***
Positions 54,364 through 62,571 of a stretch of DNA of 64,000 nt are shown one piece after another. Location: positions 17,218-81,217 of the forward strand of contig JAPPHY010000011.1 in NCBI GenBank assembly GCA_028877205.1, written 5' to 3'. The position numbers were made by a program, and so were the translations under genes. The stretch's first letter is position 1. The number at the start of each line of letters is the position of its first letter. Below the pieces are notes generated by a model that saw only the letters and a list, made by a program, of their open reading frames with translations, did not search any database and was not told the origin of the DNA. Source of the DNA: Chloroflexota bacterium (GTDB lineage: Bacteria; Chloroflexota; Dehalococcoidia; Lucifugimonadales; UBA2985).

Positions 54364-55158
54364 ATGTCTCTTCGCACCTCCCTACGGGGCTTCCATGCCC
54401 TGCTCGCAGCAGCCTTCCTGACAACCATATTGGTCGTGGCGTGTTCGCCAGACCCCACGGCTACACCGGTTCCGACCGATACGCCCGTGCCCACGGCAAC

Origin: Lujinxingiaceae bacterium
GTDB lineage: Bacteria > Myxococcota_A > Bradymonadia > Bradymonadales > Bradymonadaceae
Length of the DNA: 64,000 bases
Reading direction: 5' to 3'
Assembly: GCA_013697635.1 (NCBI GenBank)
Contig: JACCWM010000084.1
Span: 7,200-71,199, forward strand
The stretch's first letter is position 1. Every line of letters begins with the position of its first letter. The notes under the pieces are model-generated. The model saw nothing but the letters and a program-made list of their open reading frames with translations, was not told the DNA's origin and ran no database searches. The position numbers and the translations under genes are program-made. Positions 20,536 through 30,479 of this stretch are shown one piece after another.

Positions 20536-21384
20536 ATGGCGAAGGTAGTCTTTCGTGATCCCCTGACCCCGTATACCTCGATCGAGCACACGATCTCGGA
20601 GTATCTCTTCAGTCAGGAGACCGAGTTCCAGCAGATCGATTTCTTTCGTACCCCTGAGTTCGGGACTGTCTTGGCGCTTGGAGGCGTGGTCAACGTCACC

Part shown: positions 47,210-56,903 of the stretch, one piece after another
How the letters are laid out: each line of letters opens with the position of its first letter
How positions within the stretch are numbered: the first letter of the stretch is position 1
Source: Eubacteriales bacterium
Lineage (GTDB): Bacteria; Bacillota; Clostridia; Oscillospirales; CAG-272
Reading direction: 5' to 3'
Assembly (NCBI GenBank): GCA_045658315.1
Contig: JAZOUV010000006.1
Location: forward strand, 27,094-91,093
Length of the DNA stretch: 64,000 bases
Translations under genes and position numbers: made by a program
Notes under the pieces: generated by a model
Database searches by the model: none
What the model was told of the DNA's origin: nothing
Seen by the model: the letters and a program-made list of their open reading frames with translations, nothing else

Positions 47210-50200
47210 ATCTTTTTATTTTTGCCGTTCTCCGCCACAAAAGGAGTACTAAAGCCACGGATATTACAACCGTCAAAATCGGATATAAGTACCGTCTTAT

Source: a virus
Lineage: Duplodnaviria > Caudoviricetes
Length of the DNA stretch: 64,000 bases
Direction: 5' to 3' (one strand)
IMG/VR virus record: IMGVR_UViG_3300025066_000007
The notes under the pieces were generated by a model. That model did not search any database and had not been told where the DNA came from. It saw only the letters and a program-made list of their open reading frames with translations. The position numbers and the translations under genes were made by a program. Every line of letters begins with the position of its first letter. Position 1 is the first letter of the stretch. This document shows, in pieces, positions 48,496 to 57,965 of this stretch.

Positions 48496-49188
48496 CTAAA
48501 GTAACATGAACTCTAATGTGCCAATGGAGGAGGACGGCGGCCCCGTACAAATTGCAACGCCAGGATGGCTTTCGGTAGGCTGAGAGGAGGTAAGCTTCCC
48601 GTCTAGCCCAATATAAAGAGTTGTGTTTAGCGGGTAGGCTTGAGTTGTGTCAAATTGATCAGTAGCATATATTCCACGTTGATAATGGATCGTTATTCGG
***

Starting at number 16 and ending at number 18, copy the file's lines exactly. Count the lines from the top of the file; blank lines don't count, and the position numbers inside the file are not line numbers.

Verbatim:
Part shown: positions 47,210-56,903 of the stretch, one piece after another
How the letters are laid out: each line of letters opens with the position of its first letter
How positions within the stretch are numbered: the first letter of the stretch is position 1